Stubborn layers of paint had kept them hidden for several decades, but the bluish, purplish and reddish hues of a 1919 painting by 20th-century artist N.C. Wyeth have finally come to light, thanks to cutting-edge technologies developed at the Cornell High Energy Synchrotron Source (CHESS).
The careful visualization of a Wyeth magazine illustration depicting two men engaged in a brawl, only known previously in black and white, was publicly unveiled Aug. 19 at an American Chemical Society symposium by chemist and art conservation expert Jennifer L. Mass, M.S. '92, Ph.D. '95.
Mass, who collaborated on the Wyeth project with CHESS senior research associate Arthur Woll and art conservators Christina Bisulca, Noelle Ocon and Matt Cushman, described the powerful X-ray technology used to unveil the old painting, which Wyeth had painted over in about 1923 with his work "Family Portrait."
CHESS scientists, led by Woll, developed a technique called confocal X-ray fluorescence that harnesses the brilliant X-rays from the National Science Foundation-supported CHESS to deal specifically with the problem of painted-over paintings. They teamed with Mass, senior scientist at Delaware's Winterthur Museum and Country Estate, to study "Family Portrait" after it was discovered 12 years ago that a second work, the scene of a dramatic struggle from a 1919 Everybody's Magazine article titled "The Mildest Mannered Man," lay underneath it.
Their device focuses an X-ray beam onto a painting and collects the fluorescent X-rays given off by the chemicals in the various layers of paint. Each color of paint produces a unique fluorescence spectrum, like a chemical fingerprint, which can then be mapped to reconstruct the original color schemes in the hidden painting.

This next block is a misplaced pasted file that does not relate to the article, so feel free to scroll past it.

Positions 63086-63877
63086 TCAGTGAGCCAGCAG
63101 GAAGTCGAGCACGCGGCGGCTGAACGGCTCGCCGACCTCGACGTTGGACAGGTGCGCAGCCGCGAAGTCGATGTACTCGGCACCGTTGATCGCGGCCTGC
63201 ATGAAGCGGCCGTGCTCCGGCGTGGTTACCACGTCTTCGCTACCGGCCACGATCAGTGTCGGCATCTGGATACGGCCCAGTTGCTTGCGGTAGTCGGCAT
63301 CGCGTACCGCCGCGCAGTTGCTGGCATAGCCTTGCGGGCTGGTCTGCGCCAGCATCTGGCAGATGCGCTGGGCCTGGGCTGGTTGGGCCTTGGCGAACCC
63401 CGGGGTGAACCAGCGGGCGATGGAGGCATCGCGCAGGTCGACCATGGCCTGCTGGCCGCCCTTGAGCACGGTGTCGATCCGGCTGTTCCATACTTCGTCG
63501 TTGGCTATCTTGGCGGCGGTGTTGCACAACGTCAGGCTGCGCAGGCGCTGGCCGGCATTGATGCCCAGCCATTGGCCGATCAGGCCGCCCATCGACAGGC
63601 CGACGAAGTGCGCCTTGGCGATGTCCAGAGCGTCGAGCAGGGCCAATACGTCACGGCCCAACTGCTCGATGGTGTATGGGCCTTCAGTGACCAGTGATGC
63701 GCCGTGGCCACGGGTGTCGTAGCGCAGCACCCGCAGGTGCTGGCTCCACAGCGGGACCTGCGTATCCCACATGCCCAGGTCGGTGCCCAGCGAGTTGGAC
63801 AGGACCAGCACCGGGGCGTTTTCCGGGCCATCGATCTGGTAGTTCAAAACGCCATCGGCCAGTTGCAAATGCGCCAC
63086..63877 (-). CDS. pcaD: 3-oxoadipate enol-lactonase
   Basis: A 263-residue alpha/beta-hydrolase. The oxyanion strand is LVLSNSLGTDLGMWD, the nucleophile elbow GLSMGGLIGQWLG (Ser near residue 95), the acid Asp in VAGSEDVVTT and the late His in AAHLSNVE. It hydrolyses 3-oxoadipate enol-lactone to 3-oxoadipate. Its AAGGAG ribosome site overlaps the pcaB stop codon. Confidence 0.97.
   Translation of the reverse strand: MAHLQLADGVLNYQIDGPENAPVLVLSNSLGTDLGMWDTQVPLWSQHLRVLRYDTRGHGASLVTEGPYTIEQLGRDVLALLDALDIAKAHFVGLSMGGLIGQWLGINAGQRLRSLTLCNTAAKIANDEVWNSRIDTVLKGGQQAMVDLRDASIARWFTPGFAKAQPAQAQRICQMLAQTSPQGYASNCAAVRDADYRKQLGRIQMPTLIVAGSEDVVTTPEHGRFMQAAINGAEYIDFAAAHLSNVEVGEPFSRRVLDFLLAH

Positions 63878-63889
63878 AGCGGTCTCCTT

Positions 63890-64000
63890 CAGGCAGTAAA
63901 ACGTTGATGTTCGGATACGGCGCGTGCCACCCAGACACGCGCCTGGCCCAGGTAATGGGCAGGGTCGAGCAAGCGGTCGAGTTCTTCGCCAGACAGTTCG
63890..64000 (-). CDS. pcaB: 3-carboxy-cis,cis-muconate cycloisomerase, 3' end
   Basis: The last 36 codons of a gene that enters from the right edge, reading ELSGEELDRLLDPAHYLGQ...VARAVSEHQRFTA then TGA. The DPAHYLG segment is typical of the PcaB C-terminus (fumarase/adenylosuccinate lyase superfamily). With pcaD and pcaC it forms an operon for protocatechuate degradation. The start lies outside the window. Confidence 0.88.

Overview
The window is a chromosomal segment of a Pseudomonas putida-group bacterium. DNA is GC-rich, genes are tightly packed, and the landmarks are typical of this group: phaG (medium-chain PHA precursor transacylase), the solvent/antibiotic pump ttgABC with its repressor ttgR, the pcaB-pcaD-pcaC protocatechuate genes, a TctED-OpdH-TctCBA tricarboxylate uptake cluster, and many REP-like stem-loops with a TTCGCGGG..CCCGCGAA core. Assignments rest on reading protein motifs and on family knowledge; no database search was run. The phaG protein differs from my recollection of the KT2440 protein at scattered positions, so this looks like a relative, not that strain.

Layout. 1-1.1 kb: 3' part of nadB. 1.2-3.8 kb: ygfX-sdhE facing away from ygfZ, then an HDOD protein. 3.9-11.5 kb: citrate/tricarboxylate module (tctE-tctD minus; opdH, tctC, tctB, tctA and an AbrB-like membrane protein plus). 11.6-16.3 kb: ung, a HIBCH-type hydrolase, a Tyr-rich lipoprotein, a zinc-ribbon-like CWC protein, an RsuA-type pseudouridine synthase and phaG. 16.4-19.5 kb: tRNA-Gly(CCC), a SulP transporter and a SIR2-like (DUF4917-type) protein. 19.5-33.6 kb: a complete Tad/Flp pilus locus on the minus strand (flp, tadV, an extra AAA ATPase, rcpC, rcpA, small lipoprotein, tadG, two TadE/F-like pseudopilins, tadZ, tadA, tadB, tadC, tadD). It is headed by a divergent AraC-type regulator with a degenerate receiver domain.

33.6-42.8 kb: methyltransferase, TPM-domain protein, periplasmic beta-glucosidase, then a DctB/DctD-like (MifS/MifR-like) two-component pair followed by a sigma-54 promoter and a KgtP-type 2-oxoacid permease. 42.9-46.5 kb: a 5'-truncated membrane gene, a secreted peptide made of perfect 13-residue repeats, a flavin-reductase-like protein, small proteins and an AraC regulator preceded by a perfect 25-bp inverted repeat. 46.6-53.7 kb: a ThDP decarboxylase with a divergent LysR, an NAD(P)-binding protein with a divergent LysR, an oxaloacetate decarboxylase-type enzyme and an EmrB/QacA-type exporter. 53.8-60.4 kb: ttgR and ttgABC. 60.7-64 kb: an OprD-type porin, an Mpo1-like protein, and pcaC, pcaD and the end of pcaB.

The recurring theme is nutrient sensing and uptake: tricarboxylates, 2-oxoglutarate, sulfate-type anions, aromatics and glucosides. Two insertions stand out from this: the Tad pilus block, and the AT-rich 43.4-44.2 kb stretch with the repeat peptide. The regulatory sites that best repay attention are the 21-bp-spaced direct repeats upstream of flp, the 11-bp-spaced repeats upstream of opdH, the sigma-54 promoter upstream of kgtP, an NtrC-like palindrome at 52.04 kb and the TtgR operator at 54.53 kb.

Confocal X-ray microscopy isn't new; it had been tried in Europe several years ago, but mostly on scientific specimens, said Sol Gruner, CHESS director and professor of physics.
"We built a setup specifically to look at large works of art," Gruner said.
The result of the CHESS project was the discovery of a painting once thought to be lost, two scientific papers describing the new confocal X-ray techniques -- and a few surprises.
For example, one might expect the burning furnace plume depicted in the rightmost part of the painting to glow a brilliant orange, Gruner said. As it turns out, Wyeth used a more subtle tone.
"The colors are quite pale, something that was surprising to us, and there were much more muted yellows and oranges, and more prevalent pinks and violets then we were expecting," Mass said.
The collaboration between art conservators and CHESS scientists is growing, Gruner said, with several other projects in the pipeline that involve specific works of art as well as old manuscripts.
Confocal X-ray fluorescence is a slow, arduous technique; scanning a portion of a painting the size of a quarter takes nine hours. A project at CHESS is also ongoing to look at ways to speed up this process, which would allow more art historians to access the technology, already applied in such disciplines as biology, archaeology and dendrochronology, said Ernie Fontes, CHESS assistant director.
"Confocal X-rays on paintings is still a very specialist niche," Fontes said.
Even so, Gruner expects that other synchrotron facilities will soon begin operating instruments for art conservation, given that the confocal technology is well known and accessible to synchrotron scientists.
"Our primary role in this, which is common for CHESS, is to lead by example," Gruner said.